PPS: The cake was cut, eaten and served to the very happy wedding crowd, all of whom are still with us. So that's a relief.

Tuesday, 14 August 2012

Speedy Apricot Jam: Gluts and Glory

When it comes to summer fruit, I smile when I remember my great childhood friend Patricia. Trish’s dad was a fruit farmer: to a greedy 9-year old, possibly the most exciting kind of farmer there was. Throughout the summer and autumn, the fields and orchards around their house were filled with berries, soft stone fruit and apples of all varieties, testimony to endless hours of back-breaking work on his part and an absolute dream for us. The pick-your-own fruit farm he ran was heaven from June until September – the absolute best place to get lost on purpose. We ran amok between fruit cages, canes and straw-sprinkled rows in the afternoons after school, made camps in the apple crates and ate whenever we stopped, getting it all down our school summer uniforms as we crammed spares into the pockets. I can’t begin to imagine how much of the profits we chomped our way through (no doubt we ruined many suppers too), but picking fruit has given me a frisson of childish excitement ever since.

We are staying with the BSG’s mum at the moment, whilst someone who knows what they’re doing makes a large hole in our house - and most importantly, in our kitchen. Ma BSG’s garden is a veritable cornucopia of edible wonders. I decided to relieve the groaning apricot tree of its heavy burden this week and managed not to eat everything I picked. There must be at least 3 kilos of fruit still to ripen on there. I had chanced upon a very good recipe recently from a friend and thought I’d test it out with my ‘glut’ (well, not really my ‘glut’ but I have been trying to grow something successfully at home for years so I could use that word on here – and now its been interred under a pile of builder’s rubble so I don’t know when I’ll have a genuine ‘glut’ moment).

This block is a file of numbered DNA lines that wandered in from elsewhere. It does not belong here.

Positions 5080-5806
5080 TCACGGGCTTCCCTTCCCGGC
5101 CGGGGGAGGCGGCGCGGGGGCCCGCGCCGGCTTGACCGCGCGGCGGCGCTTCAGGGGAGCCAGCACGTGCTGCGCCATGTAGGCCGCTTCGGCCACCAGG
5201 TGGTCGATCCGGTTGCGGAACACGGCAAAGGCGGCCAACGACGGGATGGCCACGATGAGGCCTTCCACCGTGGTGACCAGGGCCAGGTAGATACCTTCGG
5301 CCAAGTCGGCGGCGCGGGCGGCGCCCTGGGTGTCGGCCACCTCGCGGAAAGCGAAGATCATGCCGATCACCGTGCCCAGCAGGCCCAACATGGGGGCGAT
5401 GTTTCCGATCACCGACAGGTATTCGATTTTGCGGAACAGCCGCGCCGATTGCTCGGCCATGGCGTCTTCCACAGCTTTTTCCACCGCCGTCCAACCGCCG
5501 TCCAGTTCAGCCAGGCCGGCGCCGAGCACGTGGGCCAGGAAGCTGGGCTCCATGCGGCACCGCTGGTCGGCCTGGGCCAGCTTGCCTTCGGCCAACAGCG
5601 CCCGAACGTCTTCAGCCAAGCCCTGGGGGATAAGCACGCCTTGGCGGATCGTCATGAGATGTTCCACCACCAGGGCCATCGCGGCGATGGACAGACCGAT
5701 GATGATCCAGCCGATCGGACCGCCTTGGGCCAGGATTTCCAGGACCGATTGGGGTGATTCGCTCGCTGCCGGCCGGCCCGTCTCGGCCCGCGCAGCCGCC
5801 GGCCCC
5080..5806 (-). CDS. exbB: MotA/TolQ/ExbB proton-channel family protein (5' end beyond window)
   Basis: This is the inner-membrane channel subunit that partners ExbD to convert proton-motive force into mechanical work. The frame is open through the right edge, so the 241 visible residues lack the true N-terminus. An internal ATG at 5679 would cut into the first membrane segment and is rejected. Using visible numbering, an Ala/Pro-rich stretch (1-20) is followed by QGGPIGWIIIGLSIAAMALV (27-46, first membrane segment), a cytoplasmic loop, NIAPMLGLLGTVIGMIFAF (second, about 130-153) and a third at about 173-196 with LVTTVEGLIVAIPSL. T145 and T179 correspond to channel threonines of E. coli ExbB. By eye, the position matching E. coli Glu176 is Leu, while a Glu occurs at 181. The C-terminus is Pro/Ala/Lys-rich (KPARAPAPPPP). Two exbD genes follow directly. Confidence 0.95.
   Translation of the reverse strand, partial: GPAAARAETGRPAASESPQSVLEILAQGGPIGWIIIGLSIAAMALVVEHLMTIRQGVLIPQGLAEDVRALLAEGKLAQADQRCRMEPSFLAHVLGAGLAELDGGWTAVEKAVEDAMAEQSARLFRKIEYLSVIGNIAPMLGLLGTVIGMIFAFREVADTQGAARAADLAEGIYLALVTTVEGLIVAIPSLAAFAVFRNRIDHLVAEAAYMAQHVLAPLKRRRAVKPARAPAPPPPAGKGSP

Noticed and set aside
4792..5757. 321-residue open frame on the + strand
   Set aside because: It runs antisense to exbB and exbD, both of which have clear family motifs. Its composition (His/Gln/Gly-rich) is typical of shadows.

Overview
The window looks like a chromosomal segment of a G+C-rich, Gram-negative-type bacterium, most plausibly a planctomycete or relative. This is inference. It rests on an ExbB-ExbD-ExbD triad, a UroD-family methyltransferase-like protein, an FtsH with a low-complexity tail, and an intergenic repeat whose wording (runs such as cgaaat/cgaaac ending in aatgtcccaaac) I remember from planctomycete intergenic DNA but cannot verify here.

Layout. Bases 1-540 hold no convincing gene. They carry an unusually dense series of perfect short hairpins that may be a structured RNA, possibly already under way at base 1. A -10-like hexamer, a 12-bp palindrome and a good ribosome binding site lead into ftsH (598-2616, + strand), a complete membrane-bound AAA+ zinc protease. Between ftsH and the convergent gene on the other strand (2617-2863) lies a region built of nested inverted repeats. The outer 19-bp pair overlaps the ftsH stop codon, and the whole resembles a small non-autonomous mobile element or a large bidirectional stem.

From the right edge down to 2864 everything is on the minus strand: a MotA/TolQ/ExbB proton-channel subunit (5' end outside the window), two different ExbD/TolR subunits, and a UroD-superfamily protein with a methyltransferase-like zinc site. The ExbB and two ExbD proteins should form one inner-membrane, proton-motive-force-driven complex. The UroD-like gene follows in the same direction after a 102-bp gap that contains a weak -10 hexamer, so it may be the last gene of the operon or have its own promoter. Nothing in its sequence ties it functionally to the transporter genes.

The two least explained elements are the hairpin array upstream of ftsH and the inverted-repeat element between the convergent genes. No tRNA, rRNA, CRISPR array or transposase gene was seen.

This jam is a speedy one (rather than the apricots being Bolt-paced gold medallers as the title might infer) and due to its only boiling for 5-7 minutes, it has to be kept in the fridge once opened and consumed within a fortnight. There is no need for saucers in the freezer or jam thermometers and you get the very best of the fresh fruit taste.Try it with yogurt and oat bran for brekker, as a glaze on fairy cakes, with ice cream…or straight off the spoon. I promise you it won’t last a fortnight…

I used:
950g apricots, washed, stoned and roughly chopped
425g jam sugar
a squeeze of lemon juice

Put the fruit and sugar into a large heavy-bottomed preserving pan and roughly mash with a fork or potato masher. Stir it over a medium heat until the sugar dissolves, then turn it up and boil for 5 minutes (7 if you’d like a firmer set), stirring regularly with a wooden spoon to prevent catching.

Take the pan off the heat, squeeze over some lemon juice and stir again. Let it cool slightly and pour the jam through a funnel into sterilised jars. Leave to cool and then seal.

This filled about 4 medium-sized jars.

Friday, 20 July 2012

A Salmoriglio summer


I am rather fond of Champagne, all of the time. But I particularly like it when it’s not supposed to be there; like when it’s a Tuesday, with a takeaway, or alongside beans on toast just because you feel like it - that kind of thing. Last night was one of those such moments – the BSG and I had it (rather too much of it…) with our Italian fennel sausages, ratatouille and polenta. Oh, and a zingy Italian sauce: my new favourite thing.